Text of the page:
The accounts from Russian Ambassador Sergey Kislyak to his superiors, intercepted by U.S. spy agencies, contradict public assertions by Attorney General Jeff Sessions. The Post's Greg Miller explains. (Sarah Parnass/The Washington Post)

Attorney General Jeff Sessions's bad week just got worse. And while his new problems would appear to threaten his job, they also put President Trump in a box when it comes to his apparent desire to be rid of Sessions.

The Washington Post is reporting that Russia's ambassador has said he and Sessions discussed the 2016 campaign during two meetings last year. That is contrary to multiple public comments made by Sessions in March, when he recused himself from oversight of the Russia investigation.

Adam Entous, Ellen Nakashima and Greg Miller report that Ambassador Sergey Kislyak's accounts of those meetings were intercepted by U.S. intelligence and that in them he suggested that the two men spoke substantively about campaign issues. Yet Sessions said March 1 that he “never met with any Russian officials to discuss issues of the campaign,” and the following day, while announcing his recusal, he said it again: “I never had meetings with Russian operatives or Russian intermediaries about the Trump campaign.”

This is now the second time that Sessions's accounts of his meetings with Russians have been seriously called into question. During his confirmation hearings this year, he denied having met with any Russians during the campaign. When the Kislyak meetings came to light, he clarified that he thought the exchange was in the context of the campaign only. He then quickly recused himself.

That flub was highlighted this week by none other than Trump. In a New York Times interview, Trump openly suggested that he wouldn't have nominated Sessions in the first place had he known he would recuse himself. Then Trump turned to Sessions's “bad answers” at his confirmation hearings:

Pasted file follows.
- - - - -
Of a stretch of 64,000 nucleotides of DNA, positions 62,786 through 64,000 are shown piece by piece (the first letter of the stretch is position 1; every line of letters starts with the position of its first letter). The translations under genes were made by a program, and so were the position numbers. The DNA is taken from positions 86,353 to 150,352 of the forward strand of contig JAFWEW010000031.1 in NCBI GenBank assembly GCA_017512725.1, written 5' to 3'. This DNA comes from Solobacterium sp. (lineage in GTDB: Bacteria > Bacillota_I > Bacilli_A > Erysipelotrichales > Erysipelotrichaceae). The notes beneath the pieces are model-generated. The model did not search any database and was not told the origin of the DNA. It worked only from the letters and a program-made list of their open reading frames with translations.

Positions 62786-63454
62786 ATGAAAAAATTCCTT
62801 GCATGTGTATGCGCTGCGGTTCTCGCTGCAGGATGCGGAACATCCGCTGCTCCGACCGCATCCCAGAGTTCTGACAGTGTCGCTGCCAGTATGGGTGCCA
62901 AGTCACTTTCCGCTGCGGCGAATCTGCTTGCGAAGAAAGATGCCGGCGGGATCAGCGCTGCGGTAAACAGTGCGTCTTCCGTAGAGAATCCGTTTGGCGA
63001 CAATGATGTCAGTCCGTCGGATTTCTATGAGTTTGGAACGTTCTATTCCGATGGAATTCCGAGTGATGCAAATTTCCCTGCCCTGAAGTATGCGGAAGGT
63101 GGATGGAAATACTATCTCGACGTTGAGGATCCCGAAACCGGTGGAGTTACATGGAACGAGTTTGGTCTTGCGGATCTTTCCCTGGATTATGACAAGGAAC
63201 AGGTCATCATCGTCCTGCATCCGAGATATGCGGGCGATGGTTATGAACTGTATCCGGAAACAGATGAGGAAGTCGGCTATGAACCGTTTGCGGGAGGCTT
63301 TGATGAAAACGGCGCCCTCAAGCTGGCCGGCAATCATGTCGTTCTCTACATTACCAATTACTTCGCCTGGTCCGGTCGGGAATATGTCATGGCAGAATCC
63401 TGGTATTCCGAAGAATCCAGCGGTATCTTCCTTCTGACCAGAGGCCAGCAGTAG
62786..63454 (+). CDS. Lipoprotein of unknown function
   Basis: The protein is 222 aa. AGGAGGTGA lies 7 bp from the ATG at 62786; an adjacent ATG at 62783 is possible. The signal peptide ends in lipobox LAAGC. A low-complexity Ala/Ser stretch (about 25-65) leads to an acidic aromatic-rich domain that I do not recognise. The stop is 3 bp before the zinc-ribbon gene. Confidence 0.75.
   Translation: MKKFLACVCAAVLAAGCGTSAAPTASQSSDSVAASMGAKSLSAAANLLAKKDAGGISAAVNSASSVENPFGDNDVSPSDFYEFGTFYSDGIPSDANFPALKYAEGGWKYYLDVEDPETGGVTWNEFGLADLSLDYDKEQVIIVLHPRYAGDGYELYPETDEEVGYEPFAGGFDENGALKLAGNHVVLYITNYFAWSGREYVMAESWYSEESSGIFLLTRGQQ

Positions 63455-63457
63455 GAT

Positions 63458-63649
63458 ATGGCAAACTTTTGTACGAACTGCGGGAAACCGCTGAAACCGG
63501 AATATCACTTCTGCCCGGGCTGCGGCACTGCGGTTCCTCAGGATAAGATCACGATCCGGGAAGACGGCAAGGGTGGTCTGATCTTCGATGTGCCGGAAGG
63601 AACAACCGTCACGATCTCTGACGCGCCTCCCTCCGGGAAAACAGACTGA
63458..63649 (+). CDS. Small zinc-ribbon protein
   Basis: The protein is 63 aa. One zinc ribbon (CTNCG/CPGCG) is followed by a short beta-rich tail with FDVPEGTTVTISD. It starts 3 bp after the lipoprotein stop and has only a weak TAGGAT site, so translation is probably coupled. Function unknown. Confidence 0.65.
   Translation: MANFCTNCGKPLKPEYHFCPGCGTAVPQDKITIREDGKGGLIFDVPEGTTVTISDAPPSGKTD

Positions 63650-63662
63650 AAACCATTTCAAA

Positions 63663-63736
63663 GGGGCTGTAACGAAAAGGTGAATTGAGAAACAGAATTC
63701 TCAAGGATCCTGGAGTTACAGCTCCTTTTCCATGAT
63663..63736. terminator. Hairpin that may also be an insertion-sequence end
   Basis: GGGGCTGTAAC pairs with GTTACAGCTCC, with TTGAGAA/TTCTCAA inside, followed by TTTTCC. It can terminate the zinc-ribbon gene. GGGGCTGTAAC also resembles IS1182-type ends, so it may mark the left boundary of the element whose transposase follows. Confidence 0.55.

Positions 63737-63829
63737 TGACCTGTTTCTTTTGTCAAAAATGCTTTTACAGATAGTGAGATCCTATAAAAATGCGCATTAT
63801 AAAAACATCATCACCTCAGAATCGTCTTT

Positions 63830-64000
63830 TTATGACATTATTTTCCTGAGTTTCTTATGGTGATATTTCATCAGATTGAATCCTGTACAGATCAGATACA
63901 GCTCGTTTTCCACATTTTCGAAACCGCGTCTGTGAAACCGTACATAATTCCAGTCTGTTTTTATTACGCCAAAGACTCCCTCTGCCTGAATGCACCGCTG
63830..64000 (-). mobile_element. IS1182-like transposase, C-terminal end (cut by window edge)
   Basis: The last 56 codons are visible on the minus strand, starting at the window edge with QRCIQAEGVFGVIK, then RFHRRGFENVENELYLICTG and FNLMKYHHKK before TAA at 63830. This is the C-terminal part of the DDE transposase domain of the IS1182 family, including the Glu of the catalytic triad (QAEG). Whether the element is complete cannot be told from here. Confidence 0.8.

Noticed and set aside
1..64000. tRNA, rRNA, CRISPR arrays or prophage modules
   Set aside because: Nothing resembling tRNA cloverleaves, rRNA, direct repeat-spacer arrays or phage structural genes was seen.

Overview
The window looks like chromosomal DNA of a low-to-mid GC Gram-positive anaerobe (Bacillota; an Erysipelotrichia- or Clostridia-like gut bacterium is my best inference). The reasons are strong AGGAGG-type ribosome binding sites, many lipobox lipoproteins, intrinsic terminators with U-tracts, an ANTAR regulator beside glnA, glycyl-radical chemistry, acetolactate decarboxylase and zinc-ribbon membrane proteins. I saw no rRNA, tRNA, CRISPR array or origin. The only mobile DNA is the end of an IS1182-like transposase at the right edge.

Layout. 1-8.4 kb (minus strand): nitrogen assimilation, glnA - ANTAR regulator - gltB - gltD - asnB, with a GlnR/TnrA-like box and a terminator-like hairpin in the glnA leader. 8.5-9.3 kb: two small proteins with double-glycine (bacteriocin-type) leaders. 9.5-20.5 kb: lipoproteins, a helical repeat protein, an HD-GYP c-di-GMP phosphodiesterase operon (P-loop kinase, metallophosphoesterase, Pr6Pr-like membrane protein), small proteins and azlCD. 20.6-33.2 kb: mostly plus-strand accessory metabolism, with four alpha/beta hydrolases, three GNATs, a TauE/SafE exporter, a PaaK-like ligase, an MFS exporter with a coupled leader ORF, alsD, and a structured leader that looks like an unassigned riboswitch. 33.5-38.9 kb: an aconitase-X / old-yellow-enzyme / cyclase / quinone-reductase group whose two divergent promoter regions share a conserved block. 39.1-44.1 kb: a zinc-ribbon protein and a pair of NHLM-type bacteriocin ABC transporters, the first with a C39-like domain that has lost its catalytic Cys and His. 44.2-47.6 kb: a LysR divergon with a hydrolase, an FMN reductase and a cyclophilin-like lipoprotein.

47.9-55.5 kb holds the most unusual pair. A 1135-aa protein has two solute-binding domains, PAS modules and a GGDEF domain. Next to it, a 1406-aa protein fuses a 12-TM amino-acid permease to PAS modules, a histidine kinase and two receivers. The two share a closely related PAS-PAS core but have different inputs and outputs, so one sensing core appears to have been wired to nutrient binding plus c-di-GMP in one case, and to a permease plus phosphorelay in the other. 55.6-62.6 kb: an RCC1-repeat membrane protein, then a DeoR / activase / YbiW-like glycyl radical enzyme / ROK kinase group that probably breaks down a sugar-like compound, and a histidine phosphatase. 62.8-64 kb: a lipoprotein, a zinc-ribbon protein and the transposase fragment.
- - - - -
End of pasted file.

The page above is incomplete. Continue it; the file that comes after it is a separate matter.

TRUMP: So Jeff Sessions, Jeff Sessions gave some bad answers.

MAGGIE HABERMAN: You mean at the hearing?

TRUMP: Yeah, he gave some answers that were simple questions and should have been simple answers, but they weren’t.

If Trump does want to get rid of Sessions, it would seem that more of Sessions's “bad answers” about his meetings with Kislyak are on the table to justify it. The problem for Trump is that using that justification would also lend credence to the idea that there was something untoward about those meetings. Trump has repeatedly suggested that the entire Russia investigation is a “hoax” and a “witch hunt,” so the idea that he's suddenly that concerned about Sessions's Russia contacts would be difficult to reconcile.

It would also be difficult to square with other top Trump allies and family members who have failed to acknowledge or be transparent about their meetings with Russians. How could Trump take issue with Sessions's failures to correctly characterize his meetings with Russians but not with Donald Trump Jr., whose meeting seeking opposition research about Hillary Clinton allegedly from the Russian government came to light this month? And then what about Jared Kushner's meetings, which include that one, a meeting with Kislyak and a meeting with the head of a Russian state-owned bank. None of them were disclosed on his security clearance form when he joined the White House. Trump would need to explain why Sessions's failures were bad and his son's and son-in-law's weren't.

But Trump nonetheless seemed to get the ball rolling on that front in his New York Times interview. And given that more of Sessions's comments have come into question now, we'll see whether Trump keeps using that as justification for continuing to undermine one of his earliest supporters and top Cabinet officials.